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A nightclub for nerds makes science cool in New York

The Secret Science Club meets once a month, drawing lofty speakers and large numbers of young people, who yearn to discuss sci-tech issues in an informal setting.

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It may, in fact, have become too popular. The room in the Union Hall basement is now too small to accommodate the throngs of people who want to attend the gatherings. “We had one speaker [Nobel Prize-winning neuroscientist Eric Kandel], and they were lined up outside almost to 6th Avenue,” says Andrew Templar, a co-owner of Union Hall.

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What attracts young people to the meetings is perhaps understandable – a nightclub atmosphere and a talk on neurons by a Nobel laureate. But why do renowned scientists agree to do a stand-up routine in a funky basement space? It’s certainly not the money: The scientists do it for free.

“It’s a very different audience from what I might have at a typical popular talk,” says Dr. David Spergel, a Princeton University astrophysicist. “It’s much younger and more diverse. It’s a very engaged and informed audience, and there’s a lot of energy in the room. They ask lots of questions – some very sophisticated questions. The whole feel is different.”

When Despommier was invited to speak, he had no idea what the Secret Science Club was. He thought he might have to use a secret hand signal to get in the door. Yet when he heard who had addressed the group in the past, he packed his briefcase.

“They were very famous people,” he says. “I knew those names, and, I thought, how can I say no?”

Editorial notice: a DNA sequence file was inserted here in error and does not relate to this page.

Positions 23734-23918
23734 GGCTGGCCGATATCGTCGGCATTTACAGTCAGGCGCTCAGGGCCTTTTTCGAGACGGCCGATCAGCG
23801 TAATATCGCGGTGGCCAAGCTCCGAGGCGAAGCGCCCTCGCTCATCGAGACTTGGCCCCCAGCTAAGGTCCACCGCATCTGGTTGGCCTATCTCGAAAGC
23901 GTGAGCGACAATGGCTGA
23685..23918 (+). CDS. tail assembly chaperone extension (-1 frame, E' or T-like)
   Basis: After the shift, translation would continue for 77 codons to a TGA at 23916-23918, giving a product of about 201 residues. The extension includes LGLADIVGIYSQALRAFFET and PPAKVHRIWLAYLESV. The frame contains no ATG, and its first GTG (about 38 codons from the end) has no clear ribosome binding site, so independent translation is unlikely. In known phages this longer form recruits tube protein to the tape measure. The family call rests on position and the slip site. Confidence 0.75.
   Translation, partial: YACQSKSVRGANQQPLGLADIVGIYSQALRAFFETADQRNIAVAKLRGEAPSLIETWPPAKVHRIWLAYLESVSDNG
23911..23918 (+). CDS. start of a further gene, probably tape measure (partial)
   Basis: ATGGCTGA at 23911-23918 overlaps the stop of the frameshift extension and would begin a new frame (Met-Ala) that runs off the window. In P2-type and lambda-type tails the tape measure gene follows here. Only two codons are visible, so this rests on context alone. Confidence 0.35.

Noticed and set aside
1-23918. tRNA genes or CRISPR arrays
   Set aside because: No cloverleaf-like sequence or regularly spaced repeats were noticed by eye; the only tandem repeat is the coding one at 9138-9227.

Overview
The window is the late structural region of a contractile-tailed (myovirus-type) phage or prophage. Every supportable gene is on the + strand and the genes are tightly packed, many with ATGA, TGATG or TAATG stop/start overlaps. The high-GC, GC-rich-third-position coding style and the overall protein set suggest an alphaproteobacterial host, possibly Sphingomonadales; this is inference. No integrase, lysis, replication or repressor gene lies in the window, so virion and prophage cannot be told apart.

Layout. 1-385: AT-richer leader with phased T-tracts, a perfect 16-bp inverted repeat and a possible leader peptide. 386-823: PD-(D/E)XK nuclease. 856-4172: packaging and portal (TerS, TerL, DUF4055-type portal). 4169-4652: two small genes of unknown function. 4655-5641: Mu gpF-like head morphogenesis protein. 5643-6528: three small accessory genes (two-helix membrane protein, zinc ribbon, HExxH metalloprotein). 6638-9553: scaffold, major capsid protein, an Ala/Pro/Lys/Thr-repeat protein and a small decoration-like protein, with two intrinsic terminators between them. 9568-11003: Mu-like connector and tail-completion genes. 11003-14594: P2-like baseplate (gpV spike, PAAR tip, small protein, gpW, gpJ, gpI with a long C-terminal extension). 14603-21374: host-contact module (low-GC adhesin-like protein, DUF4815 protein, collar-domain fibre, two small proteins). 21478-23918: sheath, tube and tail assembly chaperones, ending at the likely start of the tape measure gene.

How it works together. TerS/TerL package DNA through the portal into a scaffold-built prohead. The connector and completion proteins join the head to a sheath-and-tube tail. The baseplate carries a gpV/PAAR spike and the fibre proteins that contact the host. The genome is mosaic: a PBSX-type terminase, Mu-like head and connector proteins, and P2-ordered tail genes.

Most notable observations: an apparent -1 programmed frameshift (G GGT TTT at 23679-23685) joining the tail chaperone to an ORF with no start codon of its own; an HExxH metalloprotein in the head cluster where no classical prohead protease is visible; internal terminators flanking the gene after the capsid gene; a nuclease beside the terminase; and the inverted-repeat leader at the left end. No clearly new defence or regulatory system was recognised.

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The Secret Science Club belongs to a burgeoning international community of “science cafes” – places where scientists and ordinary citizens can have a lively discussion in a social setting far from the lecture hall or laboratory. The concept was born in Europe about a decade ago, and the “cafe scientifique” movement has spread to dozens of European cities as well as to Asia, Africa, and South America. Even Iran has a cafe scientifique.

The idea took root in the US just a few years ago. In 2005, only a half dozen science cafes existed. Today, 80 to 90 operate around the country. “We’re creating new opportunities for scientists and people to interact,” says Ben Wiehe, outreach project director for the WGBH Educational Foundation in Boston.

Stimulating the growth of science cafes has become part of the mission of Nova ScienceNow, the popular program produced by WGBH TV, and Wiehe acts as both evangelist and air-traffic controller. He argues that in an era when so many urgent policy issues involve science and technology, the nation, and the world, can ill afford a scientifically illiterate, or uninterested, citizenry. Science cafes can help.

The best science club venues tend to be restaurants, coffee shops, and bars, but some are held in bookstores and even theaters. Each science cafe is homegrown. Some are across-the-table dinner conversations, some take the form of casual question-and-answer sessions, and a few, like the Secret Science Club in New York, prefer a more “straight-up lecture” – structured, but not stuffy.

Back in the eccentric basement headquarters of the Secret Science Club, Despommier and Michael Garbarino laugh and chat in a circle of science-clubbers eager to continue the conversation about ecology. They stand near an illuminated wildlife diorama and just to the side of a cabinet of “curiosities.”

“I’ve never encountered so many wide-eyed, enthusiastic people,” says Despommier. “To see this outpouring of enthusiasm – it’s extremely encouraging. I think it’s thrilling.”

Mr. Garbarino, who works for a security guard training company, travels from the Bronx by subway to attend the meetings – unfailingly. “I’ve been to every single lecture since it started in 2006,” he says. Garbarino thinks the club helps puncture stereotypes of how science works. “You realize science is a way of looking at the world,” he says. “It’s not a bunch of people in white coats handing down edicts from on high.”

And he enjoys the way the secret club makes learning about science seem cool. As he puts it: “Nerd is the new chic.”